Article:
The following information could be included in a training or educational program.
Barriers to Treatment Access
Barriers to adequate substance abuse treatment for the LGBT community have been touched on in other chapters. In addition to the reasons any prospective client might have, the reasons LGBT individuals may avoid or delay seeking professional care include fear of disclosing their sexual orientation or gender and previous experiences with health care providers who attempted to convert them to heterosexuality, who attributed their substance abuse to their sexual or gender orientation, or who were otherwise judgmental and unsupportive.
Engagement and Retention
LGBT individuals may leave treatment prematurely for the same reasons as non-LGBT clients. But LGBT clients may have additional treatment difficulties if a facility lacks culturally specific services, if it lacks self-identified LGBT practitioners or sensitive counselors, if it has few contacts with the non-substance-abusing LGBT community, or if it fails to engage non-LGBT clients in exploring their prejudices or honoring diversity.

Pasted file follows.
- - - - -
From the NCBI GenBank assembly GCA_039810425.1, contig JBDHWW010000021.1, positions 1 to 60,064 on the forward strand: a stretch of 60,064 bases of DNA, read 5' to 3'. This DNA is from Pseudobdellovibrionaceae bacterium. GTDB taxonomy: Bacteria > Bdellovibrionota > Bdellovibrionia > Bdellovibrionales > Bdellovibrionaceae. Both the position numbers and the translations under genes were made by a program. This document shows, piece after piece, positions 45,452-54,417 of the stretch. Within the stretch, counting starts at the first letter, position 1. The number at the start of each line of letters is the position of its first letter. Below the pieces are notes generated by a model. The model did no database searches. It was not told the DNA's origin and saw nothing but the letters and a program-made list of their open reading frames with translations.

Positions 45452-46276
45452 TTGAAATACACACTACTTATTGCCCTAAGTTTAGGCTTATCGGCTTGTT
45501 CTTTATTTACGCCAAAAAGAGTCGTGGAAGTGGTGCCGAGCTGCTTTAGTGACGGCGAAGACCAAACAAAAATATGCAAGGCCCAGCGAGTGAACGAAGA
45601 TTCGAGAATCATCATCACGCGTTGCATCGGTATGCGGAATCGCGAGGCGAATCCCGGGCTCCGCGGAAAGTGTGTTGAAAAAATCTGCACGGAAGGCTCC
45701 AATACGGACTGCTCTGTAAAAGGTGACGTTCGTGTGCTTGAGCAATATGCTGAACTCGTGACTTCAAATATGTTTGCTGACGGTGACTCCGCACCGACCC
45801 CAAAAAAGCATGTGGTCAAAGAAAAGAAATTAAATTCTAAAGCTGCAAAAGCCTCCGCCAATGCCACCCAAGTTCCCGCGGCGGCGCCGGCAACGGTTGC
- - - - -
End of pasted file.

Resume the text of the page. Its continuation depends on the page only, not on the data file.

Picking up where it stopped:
While many programs address relapse prevention, LGBT clients may need additional help to find LGBT-specific resources, which may be scarce outside metropolitan areas. LGBT clients may have difficulty addressing problems with their sexual or gender orientation and may have difficulty with their families of origin, complications related to other addictive behaviors, and issues related to HIV/AIDS, such as grief and loss or medication compliance. Additional counseling referrals for these issues may be required.
Lacking specific and often essential information about the special problems of LGBT clients, professionals may attribute treatment failures to the clientele rather than to the insufficient training and education about LGBT issues that resulted in inappropriate treatment by the providers.